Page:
|Title||The End-Cryogenian Glaciation of South Australia|
|Publication Type||Journal Article|
|Year of Publication||2013|
|Authors||Rose C.V, Maloof A.C, Schoene B., Ewing R.C, Linnemann U., Hofmann M., Cottle J.M|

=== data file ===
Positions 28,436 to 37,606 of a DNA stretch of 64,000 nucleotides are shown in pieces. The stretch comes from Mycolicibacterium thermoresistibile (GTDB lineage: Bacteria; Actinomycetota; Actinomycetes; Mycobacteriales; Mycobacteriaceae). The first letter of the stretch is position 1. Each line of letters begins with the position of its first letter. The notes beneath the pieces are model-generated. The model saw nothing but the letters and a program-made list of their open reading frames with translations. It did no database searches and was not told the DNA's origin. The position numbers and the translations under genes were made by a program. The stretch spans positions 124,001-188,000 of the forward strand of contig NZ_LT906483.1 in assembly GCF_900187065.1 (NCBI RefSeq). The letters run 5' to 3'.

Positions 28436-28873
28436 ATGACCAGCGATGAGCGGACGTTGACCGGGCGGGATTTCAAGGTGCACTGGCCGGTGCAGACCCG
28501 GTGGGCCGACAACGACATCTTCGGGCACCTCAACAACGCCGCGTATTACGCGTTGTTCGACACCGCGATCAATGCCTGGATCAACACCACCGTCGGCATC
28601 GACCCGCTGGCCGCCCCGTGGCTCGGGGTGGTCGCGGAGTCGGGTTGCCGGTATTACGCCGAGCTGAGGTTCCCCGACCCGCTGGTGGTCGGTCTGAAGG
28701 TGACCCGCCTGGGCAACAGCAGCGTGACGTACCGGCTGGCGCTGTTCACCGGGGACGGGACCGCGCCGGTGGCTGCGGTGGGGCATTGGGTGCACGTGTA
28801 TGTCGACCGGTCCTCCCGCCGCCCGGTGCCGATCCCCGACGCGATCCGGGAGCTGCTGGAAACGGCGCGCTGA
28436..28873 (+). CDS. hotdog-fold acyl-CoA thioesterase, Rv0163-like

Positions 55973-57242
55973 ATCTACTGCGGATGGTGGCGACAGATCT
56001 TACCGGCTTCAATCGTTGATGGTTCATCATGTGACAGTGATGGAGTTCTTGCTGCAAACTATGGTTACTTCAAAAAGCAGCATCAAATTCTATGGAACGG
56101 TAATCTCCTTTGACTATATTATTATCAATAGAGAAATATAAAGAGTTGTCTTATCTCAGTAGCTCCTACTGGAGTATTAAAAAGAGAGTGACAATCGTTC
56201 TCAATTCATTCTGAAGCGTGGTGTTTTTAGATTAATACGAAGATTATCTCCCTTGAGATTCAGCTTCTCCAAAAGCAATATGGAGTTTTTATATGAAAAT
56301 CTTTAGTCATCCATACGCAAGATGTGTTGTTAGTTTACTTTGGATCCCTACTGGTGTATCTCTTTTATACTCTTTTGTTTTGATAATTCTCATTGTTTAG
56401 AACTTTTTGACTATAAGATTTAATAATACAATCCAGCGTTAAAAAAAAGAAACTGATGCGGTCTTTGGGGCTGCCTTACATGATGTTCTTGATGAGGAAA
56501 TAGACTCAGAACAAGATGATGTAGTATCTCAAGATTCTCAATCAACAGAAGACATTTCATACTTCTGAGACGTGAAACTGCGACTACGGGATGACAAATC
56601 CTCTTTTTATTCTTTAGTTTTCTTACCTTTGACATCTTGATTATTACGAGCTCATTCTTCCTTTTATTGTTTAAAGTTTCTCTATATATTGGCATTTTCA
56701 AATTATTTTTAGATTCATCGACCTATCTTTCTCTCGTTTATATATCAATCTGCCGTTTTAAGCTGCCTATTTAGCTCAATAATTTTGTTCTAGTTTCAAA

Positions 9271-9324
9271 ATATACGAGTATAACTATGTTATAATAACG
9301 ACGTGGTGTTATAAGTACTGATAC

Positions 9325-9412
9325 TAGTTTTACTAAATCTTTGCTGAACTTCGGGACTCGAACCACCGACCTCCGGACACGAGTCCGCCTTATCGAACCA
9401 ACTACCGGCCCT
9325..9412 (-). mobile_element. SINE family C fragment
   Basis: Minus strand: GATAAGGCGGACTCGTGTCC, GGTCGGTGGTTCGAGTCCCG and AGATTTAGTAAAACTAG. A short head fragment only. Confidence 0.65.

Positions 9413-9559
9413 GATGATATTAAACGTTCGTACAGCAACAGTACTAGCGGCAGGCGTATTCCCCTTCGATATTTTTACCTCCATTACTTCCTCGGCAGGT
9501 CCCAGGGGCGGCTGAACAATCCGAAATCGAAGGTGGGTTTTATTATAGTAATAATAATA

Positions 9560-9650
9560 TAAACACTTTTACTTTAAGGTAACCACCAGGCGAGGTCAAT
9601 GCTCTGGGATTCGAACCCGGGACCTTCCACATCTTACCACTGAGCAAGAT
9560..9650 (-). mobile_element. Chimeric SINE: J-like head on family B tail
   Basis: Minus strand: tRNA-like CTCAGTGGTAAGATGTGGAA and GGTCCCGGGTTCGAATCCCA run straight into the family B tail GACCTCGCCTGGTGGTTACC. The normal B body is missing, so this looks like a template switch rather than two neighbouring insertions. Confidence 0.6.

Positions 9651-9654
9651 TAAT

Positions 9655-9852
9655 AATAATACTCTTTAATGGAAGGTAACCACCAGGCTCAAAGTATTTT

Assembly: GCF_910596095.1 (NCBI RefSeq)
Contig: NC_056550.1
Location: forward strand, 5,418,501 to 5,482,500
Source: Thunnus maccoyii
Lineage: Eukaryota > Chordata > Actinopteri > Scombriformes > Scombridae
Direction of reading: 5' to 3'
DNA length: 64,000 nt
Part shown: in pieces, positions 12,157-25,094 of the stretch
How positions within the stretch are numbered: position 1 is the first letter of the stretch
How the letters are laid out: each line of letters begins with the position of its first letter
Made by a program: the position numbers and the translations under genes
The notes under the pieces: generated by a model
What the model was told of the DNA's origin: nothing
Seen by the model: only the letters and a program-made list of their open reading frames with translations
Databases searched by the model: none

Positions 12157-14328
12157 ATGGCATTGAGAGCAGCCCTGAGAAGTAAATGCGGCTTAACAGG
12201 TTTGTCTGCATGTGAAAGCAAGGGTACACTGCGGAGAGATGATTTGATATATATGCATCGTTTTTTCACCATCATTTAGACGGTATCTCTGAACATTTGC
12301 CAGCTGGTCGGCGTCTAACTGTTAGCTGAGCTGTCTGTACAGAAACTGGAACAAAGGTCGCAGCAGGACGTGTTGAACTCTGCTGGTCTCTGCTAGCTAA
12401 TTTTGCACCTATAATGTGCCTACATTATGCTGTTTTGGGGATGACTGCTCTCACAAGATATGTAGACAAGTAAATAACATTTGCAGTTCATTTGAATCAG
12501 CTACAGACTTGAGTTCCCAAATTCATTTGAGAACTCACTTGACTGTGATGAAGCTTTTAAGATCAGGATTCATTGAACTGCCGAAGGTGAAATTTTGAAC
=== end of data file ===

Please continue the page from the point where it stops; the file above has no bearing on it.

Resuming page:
The Elatina Fm. records the younger Cryogenian ice age in the Adelaide Rift Complex (ARC) of South Australia, which has long-held the position as the type region for this low-latitude glaciation. Building upon a legacy of work, we document the pre- and syn-glacial sedimentary rocks to characterize the dynamics of the glaciation across the ARC. The Elatina Fm. records an array of well-preserved glacial facies at many different water depths across the basin, including ice contact tillites, fluvioglacial sandstones, dropstone intervals, tidal rhythmites with combined-flow ripples, and turbidites. The underlying Yaltipena Fm. records the pro-glacial influx of sediment from encroaching land-based ice sheets. The onset of the glaciation is heralded by the major element ratios (Chemical Index of Alteration) of the pre-glacial facies across the platform that show a reduction in chemical weathering and a deterioration in climate towards the base of the Elatina Fm. The advancing ice sheets caused soft-sediment deformation of the beds below the glacial diamictite, including sub-glacial push structures, as well as sub-glacial erosion of the carbonate unit beneath. Measured stratigraphic sections across the basin show glacial erosion up to 130 m into the carbonate platform. However, δ13C measurements of carbonate clasts within the glacial diamictite units were used to assess provenance and relative timing of δ13C acquisition, and suggest that at least 500 m of erosion occurred somewhere in the basin. Detrital zircon provenance data from the Elatina Fm. suggest that glacial sediment may have been partially sourced from the cratons of Western Australia and that the Whyalla Sandstone, even if stratigraphically correlative, was not a sediment source. The remainder of the Elatina Fm. stratigraphy mostly records the deglaciation and can be divided into three facies: a slumped sandstone, dropstone diamictite, and current-reworked diamictite. The relative sea level fall within the upper Elatina Fm. requires that regional deglaciation occurred on the timescale of ice sheet – ocean gravitational interactions (instant) and/or isostatic rebound (~104 years). Structures previously interpreted as soft-sediment folds within the rhythmite facies that were used to constrain the low-latitude position of South Australia at the time of the Elatina glaciation are re-interpreted as stoss-depositional transverse ripples with superimposed oscillatory wave ripples. These combined-flow ripples across the ARC attest to open seas with significant fetch during the initial retreat of local glaciers. In addition, this interpretation no longer requires that the magnetization be syn-depositional, although we have no reason to believe that the low-latitude direction is a result of remagnetization, and positive reversal tests and tectonic fold tests are at least consistent with syn-depositional magnetization. Together, these paired sedimentological and chemostratigraphic observations reveal the onset of the glaciation and advance of the ice sheet from land to create a heavily glaciated terrain that was incised down to at least the base of the pre-glacial Trezona Fm.